(Photo : Reuters)
Flu season could be reaching its peak, but it doesn't mean its gone for good.
The Center for Disease Control and Prevention's (CDC) weekly U.S. influenza summary update still has 47 under "widespread" reports of the flu. California, Hawaii, and Mississippi are the only states not to have widespread flu reports, instead they're classified either as "regional" or "sporadic."
According to the CDC, "Influenza is a serious disease that can lead to hospitalization and sometimes even death. Every flu season is different, and influenza infection can affect people differently."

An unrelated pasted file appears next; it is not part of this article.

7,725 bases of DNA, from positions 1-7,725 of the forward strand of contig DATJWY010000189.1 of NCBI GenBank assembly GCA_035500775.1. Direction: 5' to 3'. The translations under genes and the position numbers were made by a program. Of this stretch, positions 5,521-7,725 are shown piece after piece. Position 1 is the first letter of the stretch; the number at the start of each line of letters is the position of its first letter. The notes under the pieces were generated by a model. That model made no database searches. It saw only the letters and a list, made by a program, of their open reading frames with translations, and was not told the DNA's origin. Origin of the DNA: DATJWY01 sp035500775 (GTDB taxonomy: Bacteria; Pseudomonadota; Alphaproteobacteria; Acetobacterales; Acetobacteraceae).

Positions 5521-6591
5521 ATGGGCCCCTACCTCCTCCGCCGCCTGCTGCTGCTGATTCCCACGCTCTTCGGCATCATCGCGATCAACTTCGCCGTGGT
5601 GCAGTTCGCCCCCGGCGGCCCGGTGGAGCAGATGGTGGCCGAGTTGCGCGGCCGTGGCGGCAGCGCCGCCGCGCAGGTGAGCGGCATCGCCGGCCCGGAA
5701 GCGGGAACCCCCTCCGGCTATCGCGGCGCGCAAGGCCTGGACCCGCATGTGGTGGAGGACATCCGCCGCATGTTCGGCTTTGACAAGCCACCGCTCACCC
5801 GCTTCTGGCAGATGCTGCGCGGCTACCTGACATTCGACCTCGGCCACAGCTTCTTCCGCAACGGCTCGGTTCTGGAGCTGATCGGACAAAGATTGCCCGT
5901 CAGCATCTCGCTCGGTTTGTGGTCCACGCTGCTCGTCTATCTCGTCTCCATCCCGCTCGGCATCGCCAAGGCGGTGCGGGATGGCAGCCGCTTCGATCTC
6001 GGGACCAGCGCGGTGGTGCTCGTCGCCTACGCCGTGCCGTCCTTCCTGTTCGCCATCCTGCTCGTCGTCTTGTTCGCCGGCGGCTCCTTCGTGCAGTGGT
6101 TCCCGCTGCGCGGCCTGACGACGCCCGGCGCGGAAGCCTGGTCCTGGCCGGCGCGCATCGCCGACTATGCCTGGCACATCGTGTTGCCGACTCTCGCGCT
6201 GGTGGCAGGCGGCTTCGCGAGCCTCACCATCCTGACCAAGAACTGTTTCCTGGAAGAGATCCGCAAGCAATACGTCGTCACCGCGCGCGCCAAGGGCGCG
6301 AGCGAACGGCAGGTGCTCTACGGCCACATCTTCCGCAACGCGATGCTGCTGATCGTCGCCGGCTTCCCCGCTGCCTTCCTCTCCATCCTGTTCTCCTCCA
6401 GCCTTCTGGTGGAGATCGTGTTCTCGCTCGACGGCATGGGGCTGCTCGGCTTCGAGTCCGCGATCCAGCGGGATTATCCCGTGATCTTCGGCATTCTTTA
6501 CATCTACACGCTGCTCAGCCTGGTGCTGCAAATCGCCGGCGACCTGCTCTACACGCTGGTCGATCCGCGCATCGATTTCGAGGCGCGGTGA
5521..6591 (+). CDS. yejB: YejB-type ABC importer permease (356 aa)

The CDC noted that between 1976 and 2007, estimates of flu-associated deaths in the U.S. range between 3,000 to 49,000 people
The Mayo Clinic has prepared a "Flu symptoms self-assessment: Do you have the flu?" survey. The self-assessment is not meant to diagnose the flu but assist in planning for absence from work or school for ages six and older for people to understand the symptoms.
Questions include a list of possible symptoms such as fever of 100.4 degrees Fahrenheit (38 degrees Celsius) or higher, stuffy or runny nose, dry cough, sore throat, severe widespread muscle aches, extreme fatigue or exhaustion, and headache. It also asks how long the surveyor had the symptoms, if less or more than 48 hours.
To test the survey, click here.
The Nebraska Radio Network reported on how flu symptoms are similar to carbon monoxide. Public Education Specialist with the Nebraska Regional Poison Center Joan McVoy said the similar symptoms include headaches, dizziness, blurred vision, nausea, and shortness of breath.